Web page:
In other embodiments (not shown), dispensing machine 34 may include two, three, or more nozzles 54 for dispensing third, forth, etc. polyurethane regions. Such additional nozzles may be included in the same housing, separate housings, or a combination thereof. It is also possible to include additional dispensing machines on separate rails to introduce still further variation in the application of the polyurethane regions.
Referring now to FIG. 6, there is shown an enlarged view of the pattern 28 formed in the coagulated polyurethane region 22 of sheet 26. Generally, top surface 23 includes pattern 28 because the first polyurethane 8 and the second polyurethane 16 each include at least one contrasting characteristic. In the illustrated embodiment, the contrasting characteristic is color. However, other contrasting characteristics, or combinations thereof, could be incorporated to create the pattern such as contrasting durometers or levels of tackiness. In the figures, first polyurethane 8 defines a first color 70 and second polyurethane 16 defines a second color 72. As shown in greater detail in FIG. 7, the pattern 28 on the top surface 23 of coagulated region 22 includes a first region 78 and a second region 80 defined by the first color 70 of the first polyurethane 8 and the second color 72 of the second polyurethane 16, respectively.
As described above, the two polyurethanes 8 and 16 are coagulated in the first water bath 36 onto substrate 2. The application of the second polyurethane 16 onto a portion of the top surface 10 of the first polyurethane 8 prior to coagulation allows for the polyurethanes to mix and integrate below the top surface 10 of the first polyurethane region such that coagulation of the polyurethanes forms a single coagulated region 22 (see FIGS. 8A and 8B). Despite the mixing of the two polyurethanes prior to coagulation, and the integration of the two polyurethanes during coagulation, each of the polyurethanes substantially maintains its original characteristics. The contrast in one or more characteristics of the polyurethanes creates the pattern 28. Though the characteristics remain substantially distinct, there may be some blending along the interface of the two polyurethanes.
In the illustrated embodiment, the top surface 10 of first polyurethane region 8 cooperates with the top surface 18 of the second polyurethane region 16 to form substantially smooth top surface 23 of the coagulated region 22. Contrasting colors 70 and 72 on surface 23 cooperate to create the pattern 28. If the first polyurethane is red and the second polyurethane is white, the process discussed above would result in a coagulated polyurethane region with distinct red and white regions, rather than a single blended pink region. Though the contrasting characteristics of the first 8 and second 16 polyurethanes remain substantially distinct, the polyurethane structure below the top surface 23 is preferably seamless between the different polyurethanes with a preferably continuous pore structure throughout (see FIGS. 8A and 8B).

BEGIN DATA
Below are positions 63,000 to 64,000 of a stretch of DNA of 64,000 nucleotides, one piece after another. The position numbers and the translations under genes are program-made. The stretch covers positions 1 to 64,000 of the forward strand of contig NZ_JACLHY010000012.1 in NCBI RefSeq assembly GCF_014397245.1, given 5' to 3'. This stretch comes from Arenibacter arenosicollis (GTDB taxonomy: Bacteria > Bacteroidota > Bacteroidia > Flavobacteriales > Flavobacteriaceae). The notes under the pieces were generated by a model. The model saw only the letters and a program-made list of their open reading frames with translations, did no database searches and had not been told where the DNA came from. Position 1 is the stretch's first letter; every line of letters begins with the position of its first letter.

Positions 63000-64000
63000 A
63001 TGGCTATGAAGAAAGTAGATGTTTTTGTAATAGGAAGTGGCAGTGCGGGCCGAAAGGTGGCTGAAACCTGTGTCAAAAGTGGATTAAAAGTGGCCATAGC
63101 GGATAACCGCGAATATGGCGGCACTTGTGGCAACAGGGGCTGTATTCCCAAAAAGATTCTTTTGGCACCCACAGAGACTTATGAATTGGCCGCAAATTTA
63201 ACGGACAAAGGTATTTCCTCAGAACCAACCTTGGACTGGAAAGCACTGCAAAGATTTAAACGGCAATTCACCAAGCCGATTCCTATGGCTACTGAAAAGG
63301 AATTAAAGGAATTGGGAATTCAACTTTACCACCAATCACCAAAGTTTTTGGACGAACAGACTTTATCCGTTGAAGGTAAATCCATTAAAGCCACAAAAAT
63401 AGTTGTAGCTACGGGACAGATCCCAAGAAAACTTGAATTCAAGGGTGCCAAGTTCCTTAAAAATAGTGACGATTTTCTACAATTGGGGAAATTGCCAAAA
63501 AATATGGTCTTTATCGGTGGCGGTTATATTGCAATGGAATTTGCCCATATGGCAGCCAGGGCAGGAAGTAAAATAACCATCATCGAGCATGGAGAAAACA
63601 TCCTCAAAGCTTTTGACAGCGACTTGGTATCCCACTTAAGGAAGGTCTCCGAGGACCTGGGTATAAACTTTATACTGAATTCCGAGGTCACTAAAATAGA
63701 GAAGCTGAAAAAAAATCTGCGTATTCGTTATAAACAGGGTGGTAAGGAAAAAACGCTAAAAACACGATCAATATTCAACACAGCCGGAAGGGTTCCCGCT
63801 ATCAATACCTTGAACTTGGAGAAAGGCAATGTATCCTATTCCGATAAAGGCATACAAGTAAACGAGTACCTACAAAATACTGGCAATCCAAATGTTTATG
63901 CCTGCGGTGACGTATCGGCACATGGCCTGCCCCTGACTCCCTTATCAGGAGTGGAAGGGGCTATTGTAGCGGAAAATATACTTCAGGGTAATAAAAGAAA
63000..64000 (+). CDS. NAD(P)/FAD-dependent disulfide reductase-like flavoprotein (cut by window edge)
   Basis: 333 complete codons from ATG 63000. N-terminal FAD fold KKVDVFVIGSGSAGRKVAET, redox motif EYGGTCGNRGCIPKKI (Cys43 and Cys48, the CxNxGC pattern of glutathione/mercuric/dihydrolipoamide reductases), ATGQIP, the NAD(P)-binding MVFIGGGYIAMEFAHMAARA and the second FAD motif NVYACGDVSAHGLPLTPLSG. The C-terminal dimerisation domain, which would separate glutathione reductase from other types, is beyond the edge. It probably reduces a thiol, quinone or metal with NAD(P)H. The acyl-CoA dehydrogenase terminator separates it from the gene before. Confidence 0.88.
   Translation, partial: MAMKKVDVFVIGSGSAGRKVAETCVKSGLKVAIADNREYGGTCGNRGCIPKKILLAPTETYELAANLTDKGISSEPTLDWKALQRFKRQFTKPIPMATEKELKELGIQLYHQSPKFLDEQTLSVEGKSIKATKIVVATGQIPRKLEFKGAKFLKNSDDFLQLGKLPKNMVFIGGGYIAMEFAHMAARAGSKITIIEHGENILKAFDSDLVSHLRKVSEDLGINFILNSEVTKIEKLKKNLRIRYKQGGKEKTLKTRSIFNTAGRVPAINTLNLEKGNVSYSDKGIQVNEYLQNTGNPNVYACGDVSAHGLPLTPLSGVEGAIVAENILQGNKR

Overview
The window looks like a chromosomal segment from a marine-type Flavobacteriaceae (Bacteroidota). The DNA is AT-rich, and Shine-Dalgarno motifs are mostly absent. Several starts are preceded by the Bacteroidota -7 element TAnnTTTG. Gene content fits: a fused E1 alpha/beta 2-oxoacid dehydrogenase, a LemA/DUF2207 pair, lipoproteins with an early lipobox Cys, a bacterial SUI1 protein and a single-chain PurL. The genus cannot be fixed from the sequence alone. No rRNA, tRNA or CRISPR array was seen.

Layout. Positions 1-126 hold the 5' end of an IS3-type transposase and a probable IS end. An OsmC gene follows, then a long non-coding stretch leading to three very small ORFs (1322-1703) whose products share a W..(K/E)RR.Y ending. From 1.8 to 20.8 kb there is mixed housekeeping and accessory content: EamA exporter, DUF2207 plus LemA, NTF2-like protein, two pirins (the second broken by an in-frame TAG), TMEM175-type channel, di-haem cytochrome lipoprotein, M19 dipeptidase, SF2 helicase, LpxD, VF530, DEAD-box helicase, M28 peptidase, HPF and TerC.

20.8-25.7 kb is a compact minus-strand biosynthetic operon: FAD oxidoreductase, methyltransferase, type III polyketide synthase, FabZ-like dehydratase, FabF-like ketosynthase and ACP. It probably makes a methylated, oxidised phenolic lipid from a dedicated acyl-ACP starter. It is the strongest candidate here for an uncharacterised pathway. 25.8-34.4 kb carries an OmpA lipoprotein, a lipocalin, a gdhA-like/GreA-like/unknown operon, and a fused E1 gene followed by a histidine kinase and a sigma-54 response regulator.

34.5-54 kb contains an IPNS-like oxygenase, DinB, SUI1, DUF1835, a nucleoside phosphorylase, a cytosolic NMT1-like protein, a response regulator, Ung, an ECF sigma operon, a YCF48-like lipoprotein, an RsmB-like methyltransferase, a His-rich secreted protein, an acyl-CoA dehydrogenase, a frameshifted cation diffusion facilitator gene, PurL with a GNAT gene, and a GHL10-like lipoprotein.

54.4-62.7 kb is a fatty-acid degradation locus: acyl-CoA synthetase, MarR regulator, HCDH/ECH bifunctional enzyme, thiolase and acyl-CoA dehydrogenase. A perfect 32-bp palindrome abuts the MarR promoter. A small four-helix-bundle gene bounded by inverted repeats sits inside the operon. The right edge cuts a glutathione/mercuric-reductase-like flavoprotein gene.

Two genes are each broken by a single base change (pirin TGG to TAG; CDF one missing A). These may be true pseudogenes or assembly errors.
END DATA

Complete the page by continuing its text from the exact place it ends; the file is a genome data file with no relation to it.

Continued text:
FIG. 8A is a 100 times magnification of a cross-section of a sample coagulated sheet 26 taken along the Line 8-8 in FIG. 7. FIG. 8A shows substrate region 2, in the sample a polyester nylon felt, with its top surface 4 bonded to the bottom surface 21 of coagulated polyurethane region 22 along bond interface 82. Top surface 23 is generally smooth. The structure is desirably seamless on both the top surface 23 between first region 78 and second region 80 and inside the coagulated region 22 where first polyurethane 8 interfaces with second polyurethane 16. It is apparent that the structure is not just seamless and not just coagulated, but the two polymers polymerize with each other to form the coagulated region 22. Accordingly, in the illustrated embodiment the coagulated region 22 is a polymerized region. Coagulated region 22 preferably further includes a plurality of generally vertically extending pores 24, a top surface 23, and a bottom surface 21. The pores 24 generally form throughout coagulated region 22 including in the regions where the first polyurethane 8 interfaces with the second polyurethane 16 between the top 23 and bottom 21 surfaces. Though polyurethane is preferred to form the coagulated region, other liquid polymers having contrasting characteristics may be used. Generally, the polymers will be combined while in their liquid states and allowed to polymerize together. As the polymers polymerize together, the structure of the polymerized region 22 will preferably be seamless while maintaining the contrasting characteristics at least on the outer surface 23 of the polymerized region 22.
FIG. 8B is a 500 times magnification of a portion of the cross-section shown in FIG. 8A. As is apparent from the figures, the first 8 and second 16 polyurethanes are coagulated together to form coagulated region 22 with a substantially seamless structure between the first color region 78 and second color region 80 and between the polyurethanes inside the coagulated region 22.